Thursday, March 14, 2013
Series: Lumatere Chronicles #1
Publisher: Candlewick Press
Publication Date: February 9, 2010
Source/Format: Bought/Kindle eBook
At the age of nine, Finnikin is warned by the gods that he must sacrifice a pound of flesh to save his kingdom. He stands on the rock of the three wonders with his friend Prince Balthazar and Balthazar's cousin, Lucian, and together they mix their blood to safeguard Lumatere.
But all safety is shattered during the five days of the unspeakable, when the king and queen and their children are brutally murdered in the palace. An impostor seizes the throne, a curse binds all who remain inside Lumatere's walls, and those who escape are left to roam the land as exiles, dying by the thousands in fever camps.
Ten years later, Finnikin is summoned to another rock--to meet Evanjalin, a young novice with a startling claim: Balthazar, heir to the throne of Lumatere, is alive. This arrogant young woman claims she'll lead Finnikin and his mentor, Sir Topher, to the prince. Instead, her leadership points them perilously toward home. Does Finnikin dare believe that Lumatere might one day rise united? Evanjalin is not what she seems, and the startling truth will test Finnikin's faith not only in her but in all he knows to be true about himself and his destiny. (from Goodreads)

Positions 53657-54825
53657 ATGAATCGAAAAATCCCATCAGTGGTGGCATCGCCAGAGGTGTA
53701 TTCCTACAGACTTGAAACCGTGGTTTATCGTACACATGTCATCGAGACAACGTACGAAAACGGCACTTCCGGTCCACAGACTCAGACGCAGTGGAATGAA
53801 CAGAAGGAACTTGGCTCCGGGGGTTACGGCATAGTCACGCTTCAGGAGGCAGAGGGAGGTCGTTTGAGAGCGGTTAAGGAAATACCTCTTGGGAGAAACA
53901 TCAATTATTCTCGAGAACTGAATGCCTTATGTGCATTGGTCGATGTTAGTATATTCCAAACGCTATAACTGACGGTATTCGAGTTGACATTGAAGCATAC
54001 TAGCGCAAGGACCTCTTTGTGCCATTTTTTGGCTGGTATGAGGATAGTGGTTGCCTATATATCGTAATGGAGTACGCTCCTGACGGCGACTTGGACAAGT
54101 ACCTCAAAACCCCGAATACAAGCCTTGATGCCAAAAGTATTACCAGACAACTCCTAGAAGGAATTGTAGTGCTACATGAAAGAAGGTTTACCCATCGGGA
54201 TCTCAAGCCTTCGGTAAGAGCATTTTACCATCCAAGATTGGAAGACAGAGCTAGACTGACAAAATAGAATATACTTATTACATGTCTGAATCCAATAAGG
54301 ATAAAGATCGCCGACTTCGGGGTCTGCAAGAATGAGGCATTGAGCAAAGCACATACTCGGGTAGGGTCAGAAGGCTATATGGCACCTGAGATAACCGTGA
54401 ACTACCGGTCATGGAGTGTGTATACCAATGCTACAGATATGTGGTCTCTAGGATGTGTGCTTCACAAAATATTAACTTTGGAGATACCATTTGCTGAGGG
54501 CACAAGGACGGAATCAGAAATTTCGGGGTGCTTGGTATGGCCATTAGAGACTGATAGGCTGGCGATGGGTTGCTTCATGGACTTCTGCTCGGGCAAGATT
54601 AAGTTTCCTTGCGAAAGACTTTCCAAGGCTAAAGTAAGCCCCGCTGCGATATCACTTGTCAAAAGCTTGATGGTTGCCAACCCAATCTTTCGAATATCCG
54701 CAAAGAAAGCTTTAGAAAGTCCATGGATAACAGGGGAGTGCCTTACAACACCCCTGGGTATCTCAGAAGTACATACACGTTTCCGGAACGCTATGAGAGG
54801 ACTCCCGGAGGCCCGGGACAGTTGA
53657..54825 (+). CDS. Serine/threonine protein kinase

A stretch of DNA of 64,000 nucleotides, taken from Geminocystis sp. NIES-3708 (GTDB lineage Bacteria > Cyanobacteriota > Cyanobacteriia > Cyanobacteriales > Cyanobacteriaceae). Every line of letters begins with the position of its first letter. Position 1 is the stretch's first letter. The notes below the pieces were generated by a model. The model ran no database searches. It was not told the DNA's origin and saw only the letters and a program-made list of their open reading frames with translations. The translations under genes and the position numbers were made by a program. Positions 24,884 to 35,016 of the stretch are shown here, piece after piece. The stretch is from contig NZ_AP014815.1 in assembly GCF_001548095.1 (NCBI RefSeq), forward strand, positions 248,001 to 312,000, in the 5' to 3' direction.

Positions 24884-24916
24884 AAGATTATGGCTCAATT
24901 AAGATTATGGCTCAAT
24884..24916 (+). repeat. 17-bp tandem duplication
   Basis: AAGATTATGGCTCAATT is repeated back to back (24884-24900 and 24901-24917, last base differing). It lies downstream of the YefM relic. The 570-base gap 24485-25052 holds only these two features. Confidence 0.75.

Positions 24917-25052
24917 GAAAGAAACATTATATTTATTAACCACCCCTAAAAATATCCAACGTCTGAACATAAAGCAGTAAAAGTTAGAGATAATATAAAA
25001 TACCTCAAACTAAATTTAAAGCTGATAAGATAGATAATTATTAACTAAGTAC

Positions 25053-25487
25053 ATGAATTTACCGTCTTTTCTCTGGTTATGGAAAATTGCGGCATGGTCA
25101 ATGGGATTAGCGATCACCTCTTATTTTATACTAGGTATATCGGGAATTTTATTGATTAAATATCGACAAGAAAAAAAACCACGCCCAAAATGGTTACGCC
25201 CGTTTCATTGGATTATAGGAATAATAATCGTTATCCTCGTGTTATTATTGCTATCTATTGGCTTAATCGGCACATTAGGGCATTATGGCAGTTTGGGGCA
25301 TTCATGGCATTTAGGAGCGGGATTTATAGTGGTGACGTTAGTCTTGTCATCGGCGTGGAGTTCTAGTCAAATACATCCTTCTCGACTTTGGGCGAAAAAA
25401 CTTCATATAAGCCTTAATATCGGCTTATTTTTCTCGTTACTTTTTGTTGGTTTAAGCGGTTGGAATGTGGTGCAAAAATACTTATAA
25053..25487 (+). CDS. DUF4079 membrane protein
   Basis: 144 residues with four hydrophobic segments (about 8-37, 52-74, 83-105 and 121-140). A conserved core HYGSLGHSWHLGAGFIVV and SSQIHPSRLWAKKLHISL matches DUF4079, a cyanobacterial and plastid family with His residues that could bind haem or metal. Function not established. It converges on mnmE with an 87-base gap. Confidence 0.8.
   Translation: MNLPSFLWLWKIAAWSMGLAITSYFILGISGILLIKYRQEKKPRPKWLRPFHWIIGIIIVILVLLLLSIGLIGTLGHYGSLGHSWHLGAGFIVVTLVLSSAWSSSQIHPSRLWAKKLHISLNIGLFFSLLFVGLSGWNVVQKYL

After reading Jellicoe Road last year and gushing all about Melina's writing, I was eagerly anticipating starting the rest of her books. While I was excited back then, it's certainly take some time for me to finally pick up Finnikin of the Rock, the first of the Lumatere Chronicles, and I finally did so as a participant in the read-along hosted by Hannah. I honestly had difficulty really getting into the story at the beginning, but eventually, a few chapters in, I found myself extremely invested in the outcome of this story and the lives of these intricately written characters. Finnikin of the Rock is not the easiest of books to read, but I found it to be well worth my while.
The book was daunting to me at the start, and for the first few chapters, I wasn't sure I was going to like this book. This had a lot to do with the way the story is written, which is a road block that I also encountered with Jellicoe Road. After a few chapters, my brain had adjusted to the story and I was eager to see what was going to happen from there. So, I will warn all of you - it does take some time to get invested in this novel.
A core element of a good fantasy novel is strong world-building. While there's certainly still a bit of mystery left for the readers, Finnikin of the Rock boasted a nice, strong foundation of the world that this series is set in. Every single place mentioned, every culture referred to is all particular to this novel. While it may be confusing to most readers, I soaked it all up, fascinated by the little details that Melina wove into her bigger picture storyline. It helped that there was a map at the front of the book (which I took a screen cap of) to help me navigate during the journey Finnikin and company take.